Archive for May, 2018
Year of release: 2018. Directed by Wim Wenders.
A narrative voice over (from director Wim Wenders) laments the state of the world: increasing numbers of people are starving and homeless, pollution continues to cause irreversible damage to the environment, injustices abound over the entire face of the globe. The direness of these proclamations is contrasted with a beautiful long distance shot of an Italian city, which one might assume is Rome. However, it is Assisi, the home of St. Francis, from whom our current pontiff took his name.
Wenders continues, praising the revolutionary way St. Francis confronted the injustices of his day. By adopting a life of extreme poverty and prayer he did not fight against the corruption of wealth and power, but instead led a peaceful rebellion, witnessing to the joy that comes from embracing poverty and seeing Christ in all of creation.
Brief interludes performed by a trio of actors playing St. Francis and two of his followers are scattered throughout the film, and they depict that joy and simplicity, which is reinforced by Wenders’ decision to film the interludes in a grainy, old school black and white full frame. Among other incidents from the life of St. Francis, Wenders focuses on St. Francis composing his Canticle to the Sun and meeting with the Egyptian Sultan during the Crusades to ask for peace, arguing these are some of the ways St. Francis fulfilled Christ’s command from the crucifix to “rebuild my Church.”
After the first interlude, Wenders cuts to a 1999 address from Bishop Bergoglio in Buenos Aires, in which Bergoglio calls for charity and solidarity among all Christians, which Wenders is clearly stating to be not dissimilar from St. Francis’ way of life. Thus, when the next scene shows Bergoglio becoming Pope and choosing the name Francis, the remainder of the film becomes a series of examples of the various countercultural ways that Pope Francis lives out the Gospel in his personal life, like his namesake did eight hundred years ago.
The first half of the film has a natural flow from one event to another, for which Wenders should be commended. We see Pope Francis give interviews to children, to the camera, to crowds, and to reporters calling for us all to be less attached to possessions, decrying the rampant consumerism that engulfs the world, and affirming the dignity of a work, which is something we are all called to do. A tracking shot through a parade concludes this half of the film with a touching exchange between the pope and a nun.
The second half of the film tackles more topics, sometimes jumping around to different ones in ways that don’t always flow. However, Wenders spends enough time focusing on Francis’ own words that we can see his beliefs and his explanations for how all these issues are interrelated in a sort of seamless garment: care of the environment, welcoming of refugees, defense of the innocent, condemning unhealthy consumerism – failing any one betrays a worldview which devalues the poorest and most vulnerable.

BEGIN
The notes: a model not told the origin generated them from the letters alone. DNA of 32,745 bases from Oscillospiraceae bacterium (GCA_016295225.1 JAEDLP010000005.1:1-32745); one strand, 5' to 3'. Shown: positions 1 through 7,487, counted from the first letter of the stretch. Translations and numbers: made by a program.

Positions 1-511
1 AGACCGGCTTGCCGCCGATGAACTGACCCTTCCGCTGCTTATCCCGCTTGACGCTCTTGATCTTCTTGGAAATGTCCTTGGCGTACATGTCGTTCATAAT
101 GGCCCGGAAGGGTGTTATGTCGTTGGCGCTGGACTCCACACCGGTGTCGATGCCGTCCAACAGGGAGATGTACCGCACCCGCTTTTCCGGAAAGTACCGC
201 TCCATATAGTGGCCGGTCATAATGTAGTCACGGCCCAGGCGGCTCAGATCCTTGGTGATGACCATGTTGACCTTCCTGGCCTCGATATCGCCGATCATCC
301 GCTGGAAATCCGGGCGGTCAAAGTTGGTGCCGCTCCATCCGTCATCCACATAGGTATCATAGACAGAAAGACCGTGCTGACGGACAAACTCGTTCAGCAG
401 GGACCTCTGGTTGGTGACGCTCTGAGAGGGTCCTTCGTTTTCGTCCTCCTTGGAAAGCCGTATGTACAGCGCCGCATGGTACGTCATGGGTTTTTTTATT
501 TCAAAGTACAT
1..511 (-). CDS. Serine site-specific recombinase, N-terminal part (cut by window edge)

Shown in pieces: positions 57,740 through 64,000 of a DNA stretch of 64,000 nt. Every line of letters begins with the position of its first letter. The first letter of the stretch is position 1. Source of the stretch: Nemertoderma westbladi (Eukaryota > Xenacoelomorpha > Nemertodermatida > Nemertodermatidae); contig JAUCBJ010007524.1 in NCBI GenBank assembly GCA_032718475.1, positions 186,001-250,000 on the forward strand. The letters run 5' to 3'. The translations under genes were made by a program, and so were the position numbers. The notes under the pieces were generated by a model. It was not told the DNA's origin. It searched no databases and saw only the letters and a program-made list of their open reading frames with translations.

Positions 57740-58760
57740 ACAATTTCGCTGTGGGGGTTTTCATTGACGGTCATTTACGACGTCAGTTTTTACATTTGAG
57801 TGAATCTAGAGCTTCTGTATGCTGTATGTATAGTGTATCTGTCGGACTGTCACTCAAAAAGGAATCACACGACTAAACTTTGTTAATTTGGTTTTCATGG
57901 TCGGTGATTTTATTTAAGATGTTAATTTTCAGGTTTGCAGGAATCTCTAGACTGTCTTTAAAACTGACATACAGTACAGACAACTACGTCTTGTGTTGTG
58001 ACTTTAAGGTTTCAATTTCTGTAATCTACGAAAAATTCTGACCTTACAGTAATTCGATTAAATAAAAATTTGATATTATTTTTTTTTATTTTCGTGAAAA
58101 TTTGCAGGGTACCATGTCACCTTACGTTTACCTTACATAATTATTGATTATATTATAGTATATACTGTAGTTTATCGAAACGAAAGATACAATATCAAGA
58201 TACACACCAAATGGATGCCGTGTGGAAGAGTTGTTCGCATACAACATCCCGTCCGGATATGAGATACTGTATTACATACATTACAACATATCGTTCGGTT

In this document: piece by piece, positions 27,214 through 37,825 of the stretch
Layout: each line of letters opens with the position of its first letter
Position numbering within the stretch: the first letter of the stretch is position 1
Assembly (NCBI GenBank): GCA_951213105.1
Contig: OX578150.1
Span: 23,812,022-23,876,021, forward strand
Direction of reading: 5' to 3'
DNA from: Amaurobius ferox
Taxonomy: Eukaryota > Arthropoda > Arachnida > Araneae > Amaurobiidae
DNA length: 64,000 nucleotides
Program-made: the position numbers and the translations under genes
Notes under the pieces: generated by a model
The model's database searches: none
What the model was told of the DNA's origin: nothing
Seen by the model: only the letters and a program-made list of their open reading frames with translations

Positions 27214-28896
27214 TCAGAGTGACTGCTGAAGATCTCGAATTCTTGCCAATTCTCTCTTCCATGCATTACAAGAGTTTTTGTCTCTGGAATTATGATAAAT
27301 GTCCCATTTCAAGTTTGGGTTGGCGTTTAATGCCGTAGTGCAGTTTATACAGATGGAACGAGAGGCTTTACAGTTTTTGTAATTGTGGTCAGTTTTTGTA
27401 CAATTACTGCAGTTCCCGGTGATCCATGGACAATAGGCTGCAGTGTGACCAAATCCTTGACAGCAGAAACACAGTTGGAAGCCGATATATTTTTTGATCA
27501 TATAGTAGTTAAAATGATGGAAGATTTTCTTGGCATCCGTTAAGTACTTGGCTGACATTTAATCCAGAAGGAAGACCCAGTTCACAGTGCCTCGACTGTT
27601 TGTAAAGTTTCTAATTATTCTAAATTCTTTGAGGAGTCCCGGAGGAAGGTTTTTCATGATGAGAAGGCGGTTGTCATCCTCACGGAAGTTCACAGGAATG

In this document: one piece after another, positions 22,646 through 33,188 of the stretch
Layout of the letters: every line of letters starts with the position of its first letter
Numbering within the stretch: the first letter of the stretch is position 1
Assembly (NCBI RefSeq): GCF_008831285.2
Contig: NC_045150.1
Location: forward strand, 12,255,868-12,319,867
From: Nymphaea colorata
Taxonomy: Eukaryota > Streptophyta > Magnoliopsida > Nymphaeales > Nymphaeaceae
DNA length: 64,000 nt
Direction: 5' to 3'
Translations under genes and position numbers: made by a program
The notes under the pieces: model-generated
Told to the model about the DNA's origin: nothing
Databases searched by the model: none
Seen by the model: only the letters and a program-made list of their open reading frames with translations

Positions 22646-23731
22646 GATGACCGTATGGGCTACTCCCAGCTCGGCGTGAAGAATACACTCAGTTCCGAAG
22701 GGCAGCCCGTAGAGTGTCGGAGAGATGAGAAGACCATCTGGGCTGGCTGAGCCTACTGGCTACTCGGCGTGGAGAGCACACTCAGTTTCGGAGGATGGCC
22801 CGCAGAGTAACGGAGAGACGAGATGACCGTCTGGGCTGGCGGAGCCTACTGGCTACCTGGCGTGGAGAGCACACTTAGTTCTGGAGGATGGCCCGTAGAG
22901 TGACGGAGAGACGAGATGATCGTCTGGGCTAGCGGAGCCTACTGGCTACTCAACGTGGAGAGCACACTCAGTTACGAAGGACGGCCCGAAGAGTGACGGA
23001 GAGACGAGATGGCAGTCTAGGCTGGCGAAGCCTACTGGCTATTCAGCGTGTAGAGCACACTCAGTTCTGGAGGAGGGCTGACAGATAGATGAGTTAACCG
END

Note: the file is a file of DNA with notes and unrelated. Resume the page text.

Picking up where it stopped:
An extended segment focuses on the plight of refugees and immigrants around the world. The pope’s call to recognize refugees as the image of Christ comes as welcome rebuttal to the current USA administration’s assault upon immigrants, especially for any Catholics who are physically ill from watching supposed fellow believers defend such monstrosities. Wenders clearly intends for Francis’ words to be taken this way, not only from the location of the refugees he films, but also when he follows this part a few minutes later with Francis’ 2015 address to a joint session of Congress, focusing on his condemnation of the plunder of the environment and calling for an end to the production and sale of weapons.
In addition to the top-notch production values, Wenders greatest strength is his focus on Pope Francis and Francis’ own words, clearly portraying him as a man who lives and leads by example. It’s a bit of a pity Wenders did not include Francis’ recent apology for his callous response to the Chilean abuse scandal or any other example of the pope repenting and seeking forgiveness for his shortcomings, but in fairness to Wenders, that may have happened after post-production concluded, and his focus is on the similarities between the two Francises, and the ways they were both committed to living the Gospel.